Spellbound – Part 14

Night comes swiftly when day is squandered on battles that name no victor. Warriors lay waste to the land, then gather up their dead and dying, slinking home to tend to their wounds and beseech the gods they have been forsaken by. The silence of mourning is marred by the wailed laments of the living, and I do wish she would just shut up.

“Samilla!” I snapped. My cup wasn’t running over; if anything, it was bone dry and starting to crack. My nerves were frayed, and a mysterious pounding had taken up residence in my head, alongside Book, which would not cease its incessant, highly opinionated chatter. I poked a translucent finger at the open bag of ground Columbian and glared at my wreck of an apprentice.

“I don’t wanna die!” There was howling and gnashing of teeth. It wasn’t pretty, or fun, or remotely productive, and I was deeply regretting my decision to allow her to purge it from her system before we made our next move.

Kenize patted her on the arm and uttered an oh-so-helpful, “There, there.”

“But I’ve failed my mission! The Hunters are gonna get meeee,” she wept.

“Lookee here, Sista Snotty.” I clenched my teeth and ground out, “You. Are. Not. Going. To. Die.”

“You don’t know that!” she accused from her space in the corner of the kitchen. She stabbed at the air with a shaking index finger. Her glasses were askew and tear-stained. Her hair was sticking up in places where she’d tugged on it. The front of her shirt was soaked with the evidence of her distress.

I rubbed my temples with my middle fingers, then glared at Kenzie. “ You! Number 2!”

“Aye, sir!” the kid yelled and saluted me.

My eye twitched in response to Kenzie’s cheekiness. “Do something with her. Hit her over the head, stuff her in the cabinet, whatever. Just shut her up. Please.” I remembered enough of my manners to make it into a request. “Just shut her up so I can think.”

Kenzie snapped off another salute, yelling “Aye, aye!” and moved to drag Sami to her feet. I watched as the youth led my weeping, would-be warrior out of the room and sighed.

My head thudded to the table in front of me, or would have, if I was still solid. As it was, I’d started fading again just as Sami had begun the preparations for my offering of liquid life. She’d frozen in her tracks, dropped the bag of ground beans on the table, and retreated into her standard defensive mode –a ball of soggy, sobbing woman– and had been there ever since. Which left me with my nose in a bag of beans, inhaling like my tether to Earth depended on it. For all I knew, it did. Death needed a manual of some type, a “What to Expect When You Fall Off a Building and Plummet to Your Death” kind of thing.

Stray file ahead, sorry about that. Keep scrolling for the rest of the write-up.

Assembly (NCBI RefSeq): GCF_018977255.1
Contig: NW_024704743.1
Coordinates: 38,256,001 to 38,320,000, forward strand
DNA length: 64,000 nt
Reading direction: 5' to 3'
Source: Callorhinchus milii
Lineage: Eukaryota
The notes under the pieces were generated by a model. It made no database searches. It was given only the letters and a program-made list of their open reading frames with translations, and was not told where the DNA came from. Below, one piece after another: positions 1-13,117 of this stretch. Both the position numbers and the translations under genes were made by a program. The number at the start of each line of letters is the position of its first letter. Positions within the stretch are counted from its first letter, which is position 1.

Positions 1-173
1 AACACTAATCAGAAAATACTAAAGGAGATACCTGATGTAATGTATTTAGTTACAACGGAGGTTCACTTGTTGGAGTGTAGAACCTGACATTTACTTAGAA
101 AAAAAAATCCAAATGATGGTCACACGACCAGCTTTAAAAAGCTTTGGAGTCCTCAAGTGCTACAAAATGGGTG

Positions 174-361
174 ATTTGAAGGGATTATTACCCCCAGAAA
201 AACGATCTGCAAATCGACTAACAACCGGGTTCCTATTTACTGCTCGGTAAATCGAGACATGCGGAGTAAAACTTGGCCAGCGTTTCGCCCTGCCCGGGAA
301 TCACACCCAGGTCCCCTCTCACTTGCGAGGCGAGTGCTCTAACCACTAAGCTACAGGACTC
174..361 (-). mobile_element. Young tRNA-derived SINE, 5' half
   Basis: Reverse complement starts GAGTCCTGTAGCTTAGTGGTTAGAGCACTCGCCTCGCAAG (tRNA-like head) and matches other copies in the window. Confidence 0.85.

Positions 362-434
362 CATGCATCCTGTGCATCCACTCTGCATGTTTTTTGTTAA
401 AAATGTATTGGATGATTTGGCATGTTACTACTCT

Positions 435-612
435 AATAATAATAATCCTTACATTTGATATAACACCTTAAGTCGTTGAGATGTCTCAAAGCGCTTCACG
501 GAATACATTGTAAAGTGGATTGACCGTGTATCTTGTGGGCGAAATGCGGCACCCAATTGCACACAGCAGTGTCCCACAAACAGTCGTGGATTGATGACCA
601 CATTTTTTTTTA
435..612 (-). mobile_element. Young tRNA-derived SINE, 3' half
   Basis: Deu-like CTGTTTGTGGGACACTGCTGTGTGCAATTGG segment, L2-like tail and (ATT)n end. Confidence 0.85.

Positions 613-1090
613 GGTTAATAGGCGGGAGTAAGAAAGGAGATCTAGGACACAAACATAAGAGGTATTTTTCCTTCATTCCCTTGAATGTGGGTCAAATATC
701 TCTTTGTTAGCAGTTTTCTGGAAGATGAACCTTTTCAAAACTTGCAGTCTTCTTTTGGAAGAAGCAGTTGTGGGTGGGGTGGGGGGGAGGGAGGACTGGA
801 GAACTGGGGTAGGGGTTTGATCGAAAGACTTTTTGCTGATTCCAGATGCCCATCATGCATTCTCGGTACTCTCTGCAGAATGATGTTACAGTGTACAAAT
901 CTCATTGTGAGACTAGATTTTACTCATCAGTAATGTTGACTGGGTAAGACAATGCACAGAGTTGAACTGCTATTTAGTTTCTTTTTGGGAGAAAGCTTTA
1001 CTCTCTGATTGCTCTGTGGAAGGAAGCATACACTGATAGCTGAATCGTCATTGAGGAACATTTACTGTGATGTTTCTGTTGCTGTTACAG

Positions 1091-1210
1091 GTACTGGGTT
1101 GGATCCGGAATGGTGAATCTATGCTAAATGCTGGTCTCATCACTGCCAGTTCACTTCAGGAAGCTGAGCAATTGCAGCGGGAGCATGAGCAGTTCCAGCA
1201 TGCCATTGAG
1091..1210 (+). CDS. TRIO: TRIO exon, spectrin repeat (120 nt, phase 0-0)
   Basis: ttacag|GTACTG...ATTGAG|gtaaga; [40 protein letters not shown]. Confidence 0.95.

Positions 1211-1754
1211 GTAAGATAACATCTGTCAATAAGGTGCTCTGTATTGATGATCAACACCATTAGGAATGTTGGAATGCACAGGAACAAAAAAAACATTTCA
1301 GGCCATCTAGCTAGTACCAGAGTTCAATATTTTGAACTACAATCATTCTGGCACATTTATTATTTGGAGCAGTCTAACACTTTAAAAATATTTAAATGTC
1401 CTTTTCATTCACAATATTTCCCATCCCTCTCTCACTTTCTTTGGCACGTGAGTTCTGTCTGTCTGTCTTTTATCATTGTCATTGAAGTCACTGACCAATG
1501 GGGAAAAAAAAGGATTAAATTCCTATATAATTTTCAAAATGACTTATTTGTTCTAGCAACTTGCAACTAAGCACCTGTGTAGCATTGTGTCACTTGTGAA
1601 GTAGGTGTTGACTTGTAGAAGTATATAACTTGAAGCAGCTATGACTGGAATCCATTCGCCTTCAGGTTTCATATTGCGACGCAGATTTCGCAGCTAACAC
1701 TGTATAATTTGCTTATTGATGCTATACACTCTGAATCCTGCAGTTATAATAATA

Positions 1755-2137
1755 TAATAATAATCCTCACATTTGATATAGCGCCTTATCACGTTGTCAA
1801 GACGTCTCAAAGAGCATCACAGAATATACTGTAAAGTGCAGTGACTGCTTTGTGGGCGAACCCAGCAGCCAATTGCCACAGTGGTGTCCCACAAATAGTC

“Sidewalk Kisses, maybe?” I mused.

“Spare me this inane train of thought, I beg you, Spare me!” Book screeched into my brain. To shut it up, I started humming the most annoying song I could think of, and was rewarded with a single whimper, then blessed silence. I cackled quietly, then marked an imaginary scoreboard, giving myself a point.

I was wasting time, and I knew it. I should have directing traffic, ordering sails hoisted and shutters sealed and hatches battened, but I couldn’t muster up the effort to do anything but wait. What I was waiting for? Not a clue. But I was certain that it would come to me if I could just swallow one mouthful of caffeinated goodness. I was starving, even though, rationally, I knew I wasn’t. Sure felt like it, though.

A rustle of clothing clued me in; I wasn’t alone anymore. I turned my head, resting my cheek on the table, and stared at Kenzie’s striped socks. “I don’t hear Sami.”

“Aye, sir. She’s sleep. Fell right over and started snorin’.”